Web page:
The 2008’s chief dynamic advantages are its perceived compactness and agility. While it’s nothing revelatory, driving this car makes the penny drop about Peugeot’s positioning. It may not be as convenient as a Mokka, as rugged as a Yeti or as divergent as a Juke, but on the road the 2008 handles, and handles well.

Even on hybrid tyres, it steers keenly and rides lumps and bumps with fluent control. Drivers will find it more like a well sorted, light-spirited supermini than a bigger family car – and plenty of them, we suspect, will quite like that.

Matt Prior

Matt Prior

Editor-at-large
Grip Control maximises traction in poor condition

Just as it does in the 208, the small steering wheel works with a rack that’s quite direct just off-centre to give the car instant directional response. It turns in with immediacy and there’s little in the way of body roll to take the edge off its decent lateral grip levels.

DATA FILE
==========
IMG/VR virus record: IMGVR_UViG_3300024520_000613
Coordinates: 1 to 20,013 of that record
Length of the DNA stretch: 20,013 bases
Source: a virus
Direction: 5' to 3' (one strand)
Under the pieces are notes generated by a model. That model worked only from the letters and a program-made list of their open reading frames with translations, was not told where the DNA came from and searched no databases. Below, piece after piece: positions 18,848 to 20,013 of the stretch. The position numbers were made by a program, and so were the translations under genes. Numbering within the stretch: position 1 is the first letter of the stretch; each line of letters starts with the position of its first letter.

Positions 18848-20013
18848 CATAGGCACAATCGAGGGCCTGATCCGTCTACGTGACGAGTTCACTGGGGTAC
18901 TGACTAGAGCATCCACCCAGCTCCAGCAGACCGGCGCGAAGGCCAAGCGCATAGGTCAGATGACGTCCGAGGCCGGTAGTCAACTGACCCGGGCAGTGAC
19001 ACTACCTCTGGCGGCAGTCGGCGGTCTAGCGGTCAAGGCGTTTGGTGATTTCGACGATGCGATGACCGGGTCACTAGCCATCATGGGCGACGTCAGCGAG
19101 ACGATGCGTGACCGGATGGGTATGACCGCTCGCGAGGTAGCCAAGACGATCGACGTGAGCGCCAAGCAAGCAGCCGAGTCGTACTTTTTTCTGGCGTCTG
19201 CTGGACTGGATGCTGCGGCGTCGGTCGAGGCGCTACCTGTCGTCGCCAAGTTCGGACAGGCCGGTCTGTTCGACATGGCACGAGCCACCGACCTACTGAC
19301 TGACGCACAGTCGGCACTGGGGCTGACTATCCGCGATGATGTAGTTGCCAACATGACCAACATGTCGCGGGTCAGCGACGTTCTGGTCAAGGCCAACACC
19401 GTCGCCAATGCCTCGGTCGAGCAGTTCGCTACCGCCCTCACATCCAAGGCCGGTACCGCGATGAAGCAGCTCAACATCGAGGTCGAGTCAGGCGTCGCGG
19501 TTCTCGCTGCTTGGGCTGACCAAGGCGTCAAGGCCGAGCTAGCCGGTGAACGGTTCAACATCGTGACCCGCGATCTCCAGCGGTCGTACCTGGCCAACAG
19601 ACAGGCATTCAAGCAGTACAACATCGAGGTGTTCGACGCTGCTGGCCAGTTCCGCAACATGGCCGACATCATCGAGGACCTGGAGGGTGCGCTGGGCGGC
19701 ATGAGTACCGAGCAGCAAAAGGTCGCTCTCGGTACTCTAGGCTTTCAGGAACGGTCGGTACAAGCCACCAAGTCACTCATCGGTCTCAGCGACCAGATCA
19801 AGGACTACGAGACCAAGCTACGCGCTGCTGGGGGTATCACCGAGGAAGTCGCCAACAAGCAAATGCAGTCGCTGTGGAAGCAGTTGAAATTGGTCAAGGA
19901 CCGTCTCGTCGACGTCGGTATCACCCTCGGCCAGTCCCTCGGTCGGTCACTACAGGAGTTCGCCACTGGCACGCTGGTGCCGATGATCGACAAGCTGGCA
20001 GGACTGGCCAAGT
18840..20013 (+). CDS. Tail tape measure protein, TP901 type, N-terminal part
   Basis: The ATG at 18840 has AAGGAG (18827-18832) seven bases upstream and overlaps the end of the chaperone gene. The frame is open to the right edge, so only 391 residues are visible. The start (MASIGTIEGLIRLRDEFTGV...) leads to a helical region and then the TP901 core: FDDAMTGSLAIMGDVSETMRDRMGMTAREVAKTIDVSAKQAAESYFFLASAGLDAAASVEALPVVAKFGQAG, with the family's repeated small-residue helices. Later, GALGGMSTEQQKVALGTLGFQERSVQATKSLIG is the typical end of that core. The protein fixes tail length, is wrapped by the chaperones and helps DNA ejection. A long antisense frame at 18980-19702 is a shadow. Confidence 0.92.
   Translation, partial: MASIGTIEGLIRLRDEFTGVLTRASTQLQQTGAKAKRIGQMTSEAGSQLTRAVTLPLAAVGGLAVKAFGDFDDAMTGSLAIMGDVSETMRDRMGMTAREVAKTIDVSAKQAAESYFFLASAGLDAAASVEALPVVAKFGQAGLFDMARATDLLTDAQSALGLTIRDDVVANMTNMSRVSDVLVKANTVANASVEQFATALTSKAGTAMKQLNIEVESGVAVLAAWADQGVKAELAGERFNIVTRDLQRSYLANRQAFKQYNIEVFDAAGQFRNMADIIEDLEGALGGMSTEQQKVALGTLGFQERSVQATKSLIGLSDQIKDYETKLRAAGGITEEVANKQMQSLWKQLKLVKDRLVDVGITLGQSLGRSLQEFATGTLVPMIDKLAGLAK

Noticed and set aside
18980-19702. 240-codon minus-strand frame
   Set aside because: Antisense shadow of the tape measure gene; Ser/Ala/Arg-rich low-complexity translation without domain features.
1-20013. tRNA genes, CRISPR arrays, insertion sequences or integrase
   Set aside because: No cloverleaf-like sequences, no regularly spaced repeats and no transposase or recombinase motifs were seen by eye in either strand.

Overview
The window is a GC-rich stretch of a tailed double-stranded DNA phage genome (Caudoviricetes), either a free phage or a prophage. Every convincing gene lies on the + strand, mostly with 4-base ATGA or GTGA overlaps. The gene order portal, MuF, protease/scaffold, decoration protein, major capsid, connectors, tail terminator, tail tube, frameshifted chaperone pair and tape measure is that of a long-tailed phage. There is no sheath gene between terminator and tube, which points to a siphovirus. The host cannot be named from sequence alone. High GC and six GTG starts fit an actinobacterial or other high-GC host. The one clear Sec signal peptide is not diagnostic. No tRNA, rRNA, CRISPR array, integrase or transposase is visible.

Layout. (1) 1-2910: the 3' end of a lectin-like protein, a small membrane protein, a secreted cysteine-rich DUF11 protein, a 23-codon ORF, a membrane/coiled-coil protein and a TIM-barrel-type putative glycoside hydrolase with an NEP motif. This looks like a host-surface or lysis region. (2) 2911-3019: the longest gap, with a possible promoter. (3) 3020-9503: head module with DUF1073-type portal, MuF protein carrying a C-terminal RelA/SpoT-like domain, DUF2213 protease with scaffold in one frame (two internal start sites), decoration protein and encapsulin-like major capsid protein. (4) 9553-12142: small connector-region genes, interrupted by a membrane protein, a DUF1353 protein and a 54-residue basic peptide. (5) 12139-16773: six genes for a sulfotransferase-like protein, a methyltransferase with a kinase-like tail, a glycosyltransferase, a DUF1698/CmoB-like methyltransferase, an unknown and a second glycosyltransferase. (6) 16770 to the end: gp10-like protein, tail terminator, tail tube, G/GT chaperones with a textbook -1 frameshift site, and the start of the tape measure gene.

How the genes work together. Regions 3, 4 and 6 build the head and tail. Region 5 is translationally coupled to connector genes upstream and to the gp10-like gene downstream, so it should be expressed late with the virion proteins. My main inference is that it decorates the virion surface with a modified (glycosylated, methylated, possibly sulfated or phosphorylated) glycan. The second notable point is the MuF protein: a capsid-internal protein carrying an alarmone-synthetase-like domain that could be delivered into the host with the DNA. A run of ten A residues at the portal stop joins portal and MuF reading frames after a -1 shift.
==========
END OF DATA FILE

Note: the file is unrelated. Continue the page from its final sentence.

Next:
There’s also a building sense of heft to the steering and a bit of feel to match that directness, so you don’t tend to overwork the front wheels. The effort you put in almost always seems proportionate to the response you get, which makes for an easy drive. You can’t say that about, for example, a Mini Countryman.

Peugeot's 2008 is highly competitive on rolling comfort, too. It isn’t softly sprung, but neither is it contrived in its firmness to seem artificially sporty or to create some craggy sense or purpose.

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The chassis tune feels a bit more taut than the typical utility car, but quite subtle damping means that it handles most UK surfaces very comfortably and retains good vertical control even over the worst roads you’re likely to find. It’s highly compatible with British roads, then.

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